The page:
The father of the Syrian family is Ibrahim Halil Dudu. He was indeed a master tailor in Aleppo for 28 years, and as soon as he saw the dress, Ibrahim Dudu got out his sewing kit and set to work.

“He literally sewed her wedding dress back onto her,” Lindsay Coulter, the wedding photographer, told CTV News. “Everyone was so grateful. They said thank you a million times.”

As it turns out, both the Du and Lee families are immigrants to Canada, too.

“Many of the bridesmaids were from China and were bowing to say thanks,” said Lindsay Coulter, who posted photos and wrote on her Facebook page, “Every weekend I take photos of people on the happiest days of their lives, and today one man who has seen some of the worst things our world has to offer came to the rescue.”

“I was so excited and so happy,” Ibrahim Halil Dudu said through a translator. “I like to help Canadian people from my heart.”

Earl Lee called the master tailor’s masterly repair, an “incredible act of kindness” from a “complete stranger who had only stepped foot in this country days ago.”

The master tailor and his family, the wedding party and theirs: immigrants and families of immigrants, who came to Guelph from opposite ends of the world, and made new homes, and look after each other.

If we find it impossible to forgive…and would rather blame…we need to pray…”Increase my faith.”  And God will do it…for He always answers a prayer that is according to his will.  Then…we can forgive and forgive and forgive…and our souls will be secure…gentle…and liberated.

Given the stiff requirement that Jesus gave his disciples…to not cause a little one to stumble…to rebuke those who sin…to extend unlimited forgiveness…to exercise immense faith….a disciple might think that by doing so he or she deserves great favor from God.

Jesus explodes that kind of thinking with a short parable that contains three questions.  They are answered with a no…yes…and a final no.  The answers come from the relationships that existed between masters and slaves in the ancient world…relationships that the people of that day understood and lived.

His first question…”Suppose one of you had a servant plowing or looking after the sheep.  Would you say to the servant when he came in from the field, ‘Come along now, and sit down to eat’?”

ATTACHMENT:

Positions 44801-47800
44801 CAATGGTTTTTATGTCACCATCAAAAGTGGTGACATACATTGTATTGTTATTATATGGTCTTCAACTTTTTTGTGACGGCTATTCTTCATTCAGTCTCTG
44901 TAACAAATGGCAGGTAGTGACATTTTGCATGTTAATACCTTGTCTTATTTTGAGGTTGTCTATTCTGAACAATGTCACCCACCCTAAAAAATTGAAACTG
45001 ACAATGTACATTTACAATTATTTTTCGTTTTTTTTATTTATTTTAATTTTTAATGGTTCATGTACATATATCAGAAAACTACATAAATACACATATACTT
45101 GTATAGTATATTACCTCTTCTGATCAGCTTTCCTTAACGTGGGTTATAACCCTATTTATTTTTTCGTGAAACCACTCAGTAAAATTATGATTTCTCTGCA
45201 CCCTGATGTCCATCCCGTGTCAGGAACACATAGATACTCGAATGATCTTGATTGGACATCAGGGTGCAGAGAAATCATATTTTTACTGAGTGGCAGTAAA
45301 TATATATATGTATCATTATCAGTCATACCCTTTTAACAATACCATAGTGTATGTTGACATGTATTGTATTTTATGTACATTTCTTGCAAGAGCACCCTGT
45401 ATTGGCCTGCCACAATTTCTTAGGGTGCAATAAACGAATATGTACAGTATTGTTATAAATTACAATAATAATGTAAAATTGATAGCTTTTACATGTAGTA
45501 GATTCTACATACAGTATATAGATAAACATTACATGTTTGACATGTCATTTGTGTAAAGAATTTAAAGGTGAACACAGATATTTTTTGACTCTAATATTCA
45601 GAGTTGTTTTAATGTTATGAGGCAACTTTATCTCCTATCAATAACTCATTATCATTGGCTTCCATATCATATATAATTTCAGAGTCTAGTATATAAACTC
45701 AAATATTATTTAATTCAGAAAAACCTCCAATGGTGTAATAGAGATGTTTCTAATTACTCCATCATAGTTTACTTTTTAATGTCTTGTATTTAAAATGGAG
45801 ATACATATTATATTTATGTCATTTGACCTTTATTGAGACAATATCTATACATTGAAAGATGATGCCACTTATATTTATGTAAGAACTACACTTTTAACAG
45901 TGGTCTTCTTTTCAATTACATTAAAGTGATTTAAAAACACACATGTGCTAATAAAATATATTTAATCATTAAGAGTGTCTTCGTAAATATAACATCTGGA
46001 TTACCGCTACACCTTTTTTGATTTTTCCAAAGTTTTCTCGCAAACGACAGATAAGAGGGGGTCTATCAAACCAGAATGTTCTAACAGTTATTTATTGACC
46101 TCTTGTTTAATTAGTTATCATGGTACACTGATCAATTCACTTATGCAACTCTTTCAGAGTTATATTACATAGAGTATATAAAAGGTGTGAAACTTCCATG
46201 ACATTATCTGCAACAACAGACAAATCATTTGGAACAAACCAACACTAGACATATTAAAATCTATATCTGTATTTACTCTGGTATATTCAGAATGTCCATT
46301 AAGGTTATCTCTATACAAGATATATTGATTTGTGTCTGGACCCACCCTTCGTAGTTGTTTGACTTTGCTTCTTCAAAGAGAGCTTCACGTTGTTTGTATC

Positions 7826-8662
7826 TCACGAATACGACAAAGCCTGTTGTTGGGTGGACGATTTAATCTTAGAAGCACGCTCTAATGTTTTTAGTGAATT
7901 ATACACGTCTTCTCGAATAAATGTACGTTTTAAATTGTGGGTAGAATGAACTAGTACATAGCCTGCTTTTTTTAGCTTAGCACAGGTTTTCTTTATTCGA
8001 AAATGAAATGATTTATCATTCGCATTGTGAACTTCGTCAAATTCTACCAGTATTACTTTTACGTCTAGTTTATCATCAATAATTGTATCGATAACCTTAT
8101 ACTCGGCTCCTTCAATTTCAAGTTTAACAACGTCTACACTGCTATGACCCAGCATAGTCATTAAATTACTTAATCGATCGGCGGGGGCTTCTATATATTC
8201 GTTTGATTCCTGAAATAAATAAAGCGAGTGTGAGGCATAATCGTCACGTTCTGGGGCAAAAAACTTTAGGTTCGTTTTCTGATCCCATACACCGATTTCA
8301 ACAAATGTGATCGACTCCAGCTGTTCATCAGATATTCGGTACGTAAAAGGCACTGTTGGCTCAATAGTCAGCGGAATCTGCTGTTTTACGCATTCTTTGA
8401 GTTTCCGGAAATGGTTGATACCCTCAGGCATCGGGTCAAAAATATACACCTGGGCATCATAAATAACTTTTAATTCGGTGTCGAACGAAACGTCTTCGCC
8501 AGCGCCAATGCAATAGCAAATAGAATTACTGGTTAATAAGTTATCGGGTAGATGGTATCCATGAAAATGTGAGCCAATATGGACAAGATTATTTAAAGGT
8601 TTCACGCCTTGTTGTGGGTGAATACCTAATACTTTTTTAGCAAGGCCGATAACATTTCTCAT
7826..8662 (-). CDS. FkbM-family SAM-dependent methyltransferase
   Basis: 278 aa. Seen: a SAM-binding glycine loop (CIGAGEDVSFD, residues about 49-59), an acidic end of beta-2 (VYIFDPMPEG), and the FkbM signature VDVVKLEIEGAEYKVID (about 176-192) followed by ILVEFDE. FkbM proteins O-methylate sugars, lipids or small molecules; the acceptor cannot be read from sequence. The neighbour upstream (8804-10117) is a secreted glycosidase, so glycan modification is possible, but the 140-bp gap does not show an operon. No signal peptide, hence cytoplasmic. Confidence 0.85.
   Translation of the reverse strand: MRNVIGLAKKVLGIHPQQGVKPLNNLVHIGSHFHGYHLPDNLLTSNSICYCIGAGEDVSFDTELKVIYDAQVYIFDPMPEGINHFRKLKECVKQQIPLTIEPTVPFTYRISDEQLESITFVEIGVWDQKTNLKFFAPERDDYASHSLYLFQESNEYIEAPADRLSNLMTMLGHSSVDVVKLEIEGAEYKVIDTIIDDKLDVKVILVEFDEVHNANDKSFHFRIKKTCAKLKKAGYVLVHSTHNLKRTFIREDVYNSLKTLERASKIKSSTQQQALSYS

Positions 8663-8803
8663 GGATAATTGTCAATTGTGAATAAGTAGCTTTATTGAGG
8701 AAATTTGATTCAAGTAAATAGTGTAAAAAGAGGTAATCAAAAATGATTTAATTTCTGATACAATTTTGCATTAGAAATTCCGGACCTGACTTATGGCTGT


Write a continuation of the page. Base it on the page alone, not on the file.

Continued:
The answer is “No!”

Jesus’ second question was…”Would he not rather say, ‘Prepare my supper, get yourself ready and wait on me while I eat and drink; after that you may eat and drink.’?”

That question is answered “Yes”.

Lastly…the question is…”Would he thank the servant because he did what he was told to do?”

“No!” is this question’s answer.

Then…Jesus attempts to wake up the disciples…bring them back to reality…”So, you also, when you have done everything you were told to do, should say, ‘We are unworthy servants; we have only done our duty.’”

Jesus was saying that watching ourselves…rebuking…forgiving…believing…not blaming…is nothing extraordinary…this is the way we are supposed to live.  And when we do it, we are at best “unworthy servants.”  Such a life is our duty.  This life is ordinary Christianity.  Don’t we all wish we could be extraordinarily ordinary.

This final…short…parable…reminds us of an earlier passage from Luke.  (12:35-37) … “Be dressed ready for service and keep your lamps burning, like men waiting for their master to return from a wedding banquet, so that when he comes and knocks they can immediately open the door for him.  It will be good for those servants whose master finds them watching when he comes.  I tell you the truth, he will dress himself to serve, will have them recline at the table and will come and wait on them.”

In that parable Jesus revealed what he will do for faithful…watchful servants.  When the day is over, he will make them sit down and he will wait on them.  That is the kingdom feast.

Lest we wish to find ourselves in the deserted city described in the first verse of Lamentations instead of in a land of opportunity and promise…as we come to feast at the Lord’s Table this morning… let us put away pride…put away anger…put away differences…put away the tendency to blame and pray for increased faith that makes us extraordinarily ordinary Christians filled to the brim with forgiveness and faith.